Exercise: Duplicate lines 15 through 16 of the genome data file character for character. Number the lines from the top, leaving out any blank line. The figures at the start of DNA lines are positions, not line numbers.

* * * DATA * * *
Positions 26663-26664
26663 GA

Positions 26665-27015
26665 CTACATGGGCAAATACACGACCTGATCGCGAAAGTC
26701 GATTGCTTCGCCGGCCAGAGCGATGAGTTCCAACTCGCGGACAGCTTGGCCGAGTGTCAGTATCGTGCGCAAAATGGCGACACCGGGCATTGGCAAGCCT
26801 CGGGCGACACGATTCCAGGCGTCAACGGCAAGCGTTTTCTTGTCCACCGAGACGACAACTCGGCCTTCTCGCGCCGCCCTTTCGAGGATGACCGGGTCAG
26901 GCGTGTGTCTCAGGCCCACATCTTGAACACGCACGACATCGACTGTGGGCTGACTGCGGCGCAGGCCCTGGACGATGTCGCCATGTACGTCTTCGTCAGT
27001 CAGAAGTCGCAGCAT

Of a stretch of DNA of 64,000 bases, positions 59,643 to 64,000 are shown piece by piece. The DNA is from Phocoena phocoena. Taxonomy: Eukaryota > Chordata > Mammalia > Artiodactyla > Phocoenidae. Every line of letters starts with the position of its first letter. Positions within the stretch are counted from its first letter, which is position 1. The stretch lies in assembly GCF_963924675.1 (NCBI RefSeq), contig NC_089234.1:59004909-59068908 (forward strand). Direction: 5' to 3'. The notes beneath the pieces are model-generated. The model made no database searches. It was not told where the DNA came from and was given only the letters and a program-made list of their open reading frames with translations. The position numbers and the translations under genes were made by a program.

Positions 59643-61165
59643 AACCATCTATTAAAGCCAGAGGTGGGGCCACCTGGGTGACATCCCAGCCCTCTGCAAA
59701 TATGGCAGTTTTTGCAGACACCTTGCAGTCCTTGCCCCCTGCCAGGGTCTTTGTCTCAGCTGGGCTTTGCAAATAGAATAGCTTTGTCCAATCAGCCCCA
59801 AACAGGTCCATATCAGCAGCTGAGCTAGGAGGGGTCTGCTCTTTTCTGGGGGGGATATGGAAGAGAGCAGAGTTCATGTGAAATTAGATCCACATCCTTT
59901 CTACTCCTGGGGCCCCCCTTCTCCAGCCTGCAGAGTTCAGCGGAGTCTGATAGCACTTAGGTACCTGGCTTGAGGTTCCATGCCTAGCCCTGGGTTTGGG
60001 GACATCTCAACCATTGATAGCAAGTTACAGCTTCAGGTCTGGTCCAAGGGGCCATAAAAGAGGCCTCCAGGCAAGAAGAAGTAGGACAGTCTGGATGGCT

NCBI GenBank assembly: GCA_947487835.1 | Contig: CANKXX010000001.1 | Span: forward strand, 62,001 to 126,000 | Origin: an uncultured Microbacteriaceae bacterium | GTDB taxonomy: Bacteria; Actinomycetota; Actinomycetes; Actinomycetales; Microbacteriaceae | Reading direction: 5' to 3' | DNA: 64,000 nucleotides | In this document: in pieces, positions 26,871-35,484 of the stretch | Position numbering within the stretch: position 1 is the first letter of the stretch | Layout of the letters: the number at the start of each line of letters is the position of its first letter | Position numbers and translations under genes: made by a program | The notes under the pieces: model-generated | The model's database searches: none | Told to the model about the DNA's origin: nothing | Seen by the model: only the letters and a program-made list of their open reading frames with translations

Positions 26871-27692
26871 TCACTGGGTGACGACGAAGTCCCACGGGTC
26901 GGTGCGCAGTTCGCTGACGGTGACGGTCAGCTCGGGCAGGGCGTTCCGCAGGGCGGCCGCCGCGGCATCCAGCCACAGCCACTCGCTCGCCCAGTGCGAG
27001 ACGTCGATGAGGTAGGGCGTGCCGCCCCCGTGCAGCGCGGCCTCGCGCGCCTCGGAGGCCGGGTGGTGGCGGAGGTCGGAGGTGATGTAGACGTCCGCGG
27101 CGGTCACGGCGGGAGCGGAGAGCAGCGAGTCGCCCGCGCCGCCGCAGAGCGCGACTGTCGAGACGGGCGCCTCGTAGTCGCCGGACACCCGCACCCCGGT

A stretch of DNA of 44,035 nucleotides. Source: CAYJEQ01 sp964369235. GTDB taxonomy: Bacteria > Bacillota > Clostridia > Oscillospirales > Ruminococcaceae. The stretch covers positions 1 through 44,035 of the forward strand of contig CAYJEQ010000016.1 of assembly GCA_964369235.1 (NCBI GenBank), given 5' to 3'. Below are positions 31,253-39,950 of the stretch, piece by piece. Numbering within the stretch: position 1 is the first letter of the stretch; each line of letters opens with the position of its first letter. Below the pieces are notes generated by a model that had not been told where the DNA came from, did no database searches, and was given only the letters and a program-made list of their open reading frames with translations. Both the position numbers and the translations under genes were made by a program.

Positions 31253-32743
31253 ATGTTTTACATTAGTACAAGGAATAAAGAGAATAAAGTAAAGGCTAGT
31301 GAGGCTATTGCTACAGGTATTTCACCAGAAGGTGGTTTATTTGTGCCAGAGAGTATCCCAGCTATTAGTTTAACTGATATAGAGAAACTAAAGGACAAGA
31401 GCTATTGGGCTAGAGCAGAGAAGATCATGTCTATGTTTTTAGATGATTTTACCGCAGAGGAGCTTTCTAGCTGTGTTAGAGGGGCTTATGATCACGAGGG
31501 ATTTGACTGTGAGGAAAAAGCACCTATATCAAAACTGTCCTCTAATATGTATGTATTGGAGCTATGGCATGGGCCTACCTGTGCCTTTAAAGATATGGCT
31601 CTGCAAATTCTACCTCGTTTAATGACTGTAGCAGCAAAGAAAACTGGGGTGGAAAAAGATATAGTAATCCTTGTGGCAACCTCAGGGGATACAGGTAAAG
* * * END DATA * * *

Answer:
60001 GACATCTCAACCATTGATAGCAAGTTACAGCTTCAGGTCTGGTCCAAGGGGCCATAAAAGAGGCCTCCAGGCAAGAAGAAGTAGGACAGTCTGGATGGCT

NCBI GenBank assembly: GCA_947487835.1 | Contig: CANKXX010000001.1 | Span: forward strand, 62,001 to 126,000 | Origin: an uncultured Microbacteriaceae bacterium | GTDB taxonomy: Bacteria; Actinomycetota; Actinomycetes; Actinomycetales; Microbacteriaceae | Reading direction: 5' to 3' | DNA: 64,000 nucleotides | In this document: in pieces, positions 26,871-35,484 of the stretch | Position numbering within the stretch: position 1 is the first letter of the stretch | Layout of the letters: the number at the start of each line of letters is the position of its first letter | Position numbers and translations under genes: made by a program | The notes under the pieces: model-generated | The model's database searches: none | Told to the model about the DNA's origin: nothing | Seen by the model: only the letters and a program-made list of their open reading frames with translations